Hurricane Michael's violence was visible on Thursday in shattered Florida coastal towns, where rows of homes were ripped from foundations and roofs were peeled off schools by the near-record-force storm blamed for seven deaths.
Michael smashed into Florida's northwest coast near the small town of Mexico Beach on Wednesday with screeching 250 km/h winds, pushing a wall of seawater inland.
Video shot by CNN from a helicopter showed homes closest to the water in Mexico Beach had lost all but their foundations. A few blocks inland, about half the homes were reduced to piles of wood and siding and those still standing had suffered heavy damage.
President Trump provides an update on the response to Hurricane Michael: pic.twitter.com/zmnHXKakYw— The White House (@WhiteHouse) October 11, 2018
Michael, the third most powerful hurricane ever to hit the U.S. mainland, weakened overnight to a tropical storm but marched northeast on Thursday, toppling trees with 80km/h winds and bringing "life threatening" flash flooding to Georgia and Virginia, the National Hurricane Center reported.
At least seven people were killed by the storm in Florida,Georgia and North Carolina from falling trees and other hurricane-related incidents, according to state officials.
Gulf Coast Regional Medical Center in hard-hit Panama City, 32 kilometres northwest of Mexico Beach, was treating some of the injured.
The hospital was evacuating 130 patients as it faced challenges of running on generators after the storm knocked out power, ripped off part of its roof and smashed windows, a spokesman for the hospital's owner HCA Healthcare said in an email.
Much of Port St. Joe, 19 km east of Mexico Beach,was underwater after Michael hit with 155 mph winds, snapping boats in two and hurling a large ship onto the shore, residents said. Only first responders were allowed in and an 8 pm curfew was imposed.
DAMAGE 'WAY WORSE' THAN EXPECTED
In Panama City, buildings were crushed, tall pine trees were sent flying and a steeple was knocked off a church.
At the city's Jinks Middle School, the storm peeled back part of the gym roof and tore off a wall. A year ago the school welcomed students and families displaced by Hurricane Maria in Puerto Rico.
"I have had employees going to the communities where our kids live, going door to door and checking," Principal Britt Smith by phone. "I have been up since 3:30 or 4 a.m. emailing and checking on staff to see if they are safe. So far, everybody seems to be very safe."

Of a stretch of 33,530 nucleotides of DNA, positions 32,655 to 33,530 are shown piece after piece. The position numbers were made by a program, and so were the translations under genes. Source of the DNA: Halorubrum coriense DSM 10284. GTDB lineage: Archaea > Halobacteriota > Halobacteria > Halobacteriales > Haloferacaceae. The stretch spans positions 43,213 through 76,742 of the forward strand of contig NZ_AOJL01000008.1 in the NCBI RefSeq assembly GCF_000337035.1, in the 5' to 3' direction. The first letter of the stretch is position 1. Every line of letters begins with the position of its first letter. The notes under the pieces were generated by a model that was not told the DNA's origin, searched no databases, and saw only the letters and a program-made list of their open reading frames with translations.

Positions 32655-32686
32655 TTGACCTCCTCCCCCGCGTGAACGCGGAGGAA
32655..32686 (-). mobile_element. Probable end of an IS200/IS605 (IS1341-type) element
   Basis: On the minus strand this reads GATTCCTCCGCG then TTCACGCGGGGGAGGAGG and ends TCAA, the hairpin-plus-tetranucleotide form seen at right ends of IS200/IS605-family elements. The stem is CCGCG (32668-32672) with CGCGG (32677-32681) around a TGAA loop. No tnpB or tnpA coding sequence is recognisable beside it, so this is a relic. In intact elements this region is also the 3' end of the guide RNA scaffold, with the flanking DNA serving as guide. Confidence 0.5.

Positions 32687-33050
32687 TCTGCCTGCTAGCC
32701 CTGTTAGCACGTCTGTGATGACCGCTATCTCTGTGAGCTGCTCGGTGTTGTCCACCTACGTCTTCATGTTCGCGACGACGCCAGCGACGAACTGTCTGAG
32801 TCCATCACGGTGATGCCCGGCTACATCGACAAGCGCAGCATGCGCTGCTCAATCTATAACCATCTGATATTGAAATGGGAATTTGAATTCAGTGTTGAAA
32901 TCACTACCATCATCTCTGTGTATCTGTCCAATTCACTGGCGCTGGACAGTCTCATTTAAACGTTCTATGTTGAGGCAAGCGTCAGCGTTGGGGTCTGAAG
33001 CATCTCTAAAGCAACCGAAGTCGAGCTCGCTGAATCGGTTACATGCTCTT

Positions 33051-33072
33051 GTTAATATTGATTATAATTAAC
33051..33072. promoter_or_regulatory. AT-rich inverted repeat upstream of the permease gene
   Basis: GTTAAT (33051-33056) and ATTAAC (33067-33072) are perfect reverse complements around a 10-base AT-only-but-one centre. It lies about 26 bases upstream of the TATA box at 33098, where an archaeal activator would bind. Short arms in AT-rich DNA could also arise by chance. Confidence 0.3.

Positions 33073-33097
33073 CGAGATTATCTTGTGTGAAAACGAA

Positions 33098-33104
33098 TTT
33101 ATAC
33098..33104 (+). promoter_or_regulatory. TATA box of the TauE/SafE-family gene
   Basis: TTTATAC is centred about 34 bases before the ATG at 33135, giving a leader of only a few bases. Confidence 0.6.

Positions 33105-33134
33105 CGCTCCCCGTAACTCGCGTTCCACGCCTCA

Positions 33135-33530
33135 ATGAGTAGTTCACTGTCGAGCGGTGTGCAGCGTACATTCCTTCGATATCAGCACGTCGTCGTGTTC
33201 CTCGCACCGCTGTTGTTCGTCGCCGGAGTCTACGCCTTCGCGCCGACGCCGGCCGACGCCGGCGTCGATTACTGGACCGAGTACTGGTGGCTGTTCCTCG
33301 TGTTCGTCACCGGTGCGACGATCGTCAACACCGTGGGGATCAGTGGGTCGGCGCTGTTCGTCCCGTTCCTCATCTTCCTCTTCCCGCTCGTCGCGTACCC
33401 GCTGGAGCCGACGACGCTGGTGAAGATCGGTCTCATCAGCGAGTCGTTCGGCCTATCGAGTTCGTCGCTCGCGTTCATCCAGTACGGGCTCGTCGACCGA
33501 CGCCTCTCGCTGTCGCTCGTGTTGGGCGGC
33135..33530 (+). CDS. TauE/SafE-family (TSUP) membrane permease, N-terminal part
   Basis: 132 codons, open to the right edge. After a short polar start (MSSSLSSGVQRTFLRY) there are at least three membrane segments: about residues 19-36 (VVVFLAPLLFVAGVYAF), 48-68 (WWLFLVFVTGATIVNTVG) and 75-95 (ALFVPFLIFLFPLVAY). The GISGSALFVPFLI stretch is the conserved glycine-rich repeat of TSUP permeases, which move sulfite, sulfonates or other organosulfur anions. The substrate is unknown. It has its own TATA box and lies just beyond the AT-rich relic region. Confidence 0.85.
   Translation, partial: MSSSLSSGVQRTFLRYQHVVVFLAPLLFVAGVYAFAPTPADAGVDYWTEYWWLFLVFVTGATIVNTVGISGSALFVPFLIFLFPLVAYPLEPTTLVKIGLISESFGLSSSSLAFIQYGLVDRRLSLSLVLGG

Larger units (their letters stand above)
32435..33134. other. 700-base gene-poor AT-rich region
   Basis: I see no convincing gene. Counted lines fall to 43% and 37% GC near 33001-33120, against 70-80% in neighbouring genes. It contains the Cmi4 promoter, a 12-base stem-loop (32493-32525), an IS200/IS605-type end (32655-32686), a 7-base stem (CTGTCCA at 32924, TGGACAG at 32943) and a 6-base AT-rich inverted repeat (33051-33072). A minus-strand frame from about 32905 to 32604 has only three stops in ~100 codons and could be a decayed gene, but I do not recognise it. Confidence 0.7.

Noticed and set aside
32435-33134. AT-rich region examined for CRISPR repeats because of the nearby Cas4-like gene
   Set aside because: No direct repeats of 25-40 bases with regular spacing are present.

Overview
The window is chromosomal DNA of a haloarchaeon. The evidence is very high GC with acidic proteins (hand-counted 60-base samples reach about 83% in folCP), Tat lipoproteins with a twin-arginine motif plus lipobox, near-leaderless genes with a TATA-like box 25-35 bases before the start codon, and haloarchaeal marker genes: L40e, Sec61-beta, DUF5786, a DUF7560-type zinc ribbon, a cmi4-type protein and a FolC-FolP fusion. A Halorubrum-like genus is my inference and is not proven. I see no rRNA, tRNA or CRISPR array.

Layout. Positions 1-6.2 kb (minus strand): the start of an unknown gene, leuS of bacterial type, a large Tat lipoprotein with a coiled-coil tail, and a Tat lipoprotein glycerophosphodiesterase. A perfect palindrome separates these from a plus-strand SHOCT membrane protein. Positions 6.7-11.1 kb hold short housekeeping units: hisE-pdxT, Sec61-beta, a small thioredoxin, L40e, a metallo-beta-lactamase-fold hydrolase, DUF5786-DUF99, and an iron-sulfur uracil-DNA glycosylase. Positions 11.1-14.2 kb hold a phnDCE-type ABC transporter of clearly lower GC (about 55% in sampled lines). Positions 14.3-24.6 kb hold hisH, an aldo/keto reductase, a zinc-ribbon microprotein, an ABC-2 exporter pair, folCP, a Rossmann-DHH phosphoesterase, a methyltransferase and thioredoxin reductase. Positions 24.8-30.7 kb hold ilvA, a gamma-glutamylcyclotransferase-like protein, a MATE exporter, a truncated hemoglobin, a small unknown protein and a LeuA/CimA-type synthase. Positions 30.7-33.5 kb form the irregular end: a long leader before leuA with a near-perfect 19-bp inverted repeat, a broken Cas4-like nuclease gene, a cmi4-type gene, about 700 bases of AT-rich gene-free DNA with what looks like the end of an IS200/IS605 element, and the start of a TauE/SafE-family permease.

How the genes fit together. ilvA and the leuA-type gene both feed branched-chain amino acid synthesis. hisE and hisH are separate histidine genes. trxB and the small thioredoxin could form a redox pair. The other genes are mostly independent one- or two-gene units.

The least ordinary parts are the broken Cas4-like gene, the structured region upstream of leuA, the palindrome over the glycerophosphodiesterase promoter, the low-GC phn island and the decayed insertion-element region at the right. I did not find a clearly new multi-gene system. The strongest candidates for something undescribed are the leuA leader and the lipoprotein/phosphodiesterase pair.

Florida Governor Rick Scott told the Weather Channel the damage from Panama City down to Mexico Beach was "way worse than anybody ever anticipated.
Fast-moving Michael, a Category 4 storm on the five-step Saffir-Simpson hurricane scale when it came ashore, was about 35 km northwest of Raleigh, North Carolina, at 5 pm EDT and set to speed up as it headed for the Atlantic coast, the NHC said.
Nearly 950,000 homes and businesses were without power in Florida, Alabama, the Carolinas and Georgia on Thursday.
The number of people in emergency shelters was expected to swell to 20,000 across five states by Friday, said Brad Kieserman of the American Red Cross.
Michael pummeled communities across the Panhandle and turned streets into roof-high waterways.
Surveillance footage at a home on St George Island, Florida shows a storm surge submerging houses in sea water. pic.twitter.com/R6pURPZhhd— RTÉ News (@rtenews) October 11, 2018
Around 32 km south of Mexico Beach, floodwaters were more than 2.1 metres deep near Apalachicola, a town of about 2,300 residents, hurricane center chief Ken Graham said.Wind damage was also evident.
"Our biggest thing is the downed lines and the downed trees," said Apalachicola Mayor Van Johnson.
Brad Rippey, a meteorologist for the U.S. Agriculture Department, said Michael severely damaged cotton, timber, pecans and peanuts, causing estimated liabilities as high as $1.9 billion and affecting up to 1.5 million crop hectares.
Michael also disrupted energy operations in the U.S. Gulf of Mexico as it approached land, cutting crude oil production by more than 40 percent and natural gas output by nearly one-third as offshore platforms were evacuated.
With a low barometric pressure recorded at 919 millibars, a measure of a hurricane's force, Michael was the third strongest storm on record to hit the continental United States, behind only Hurricane Camille on the Mississippi Gulf Coast in 1969 and the Labor Day hurricane of 1935 in the Florida Keys.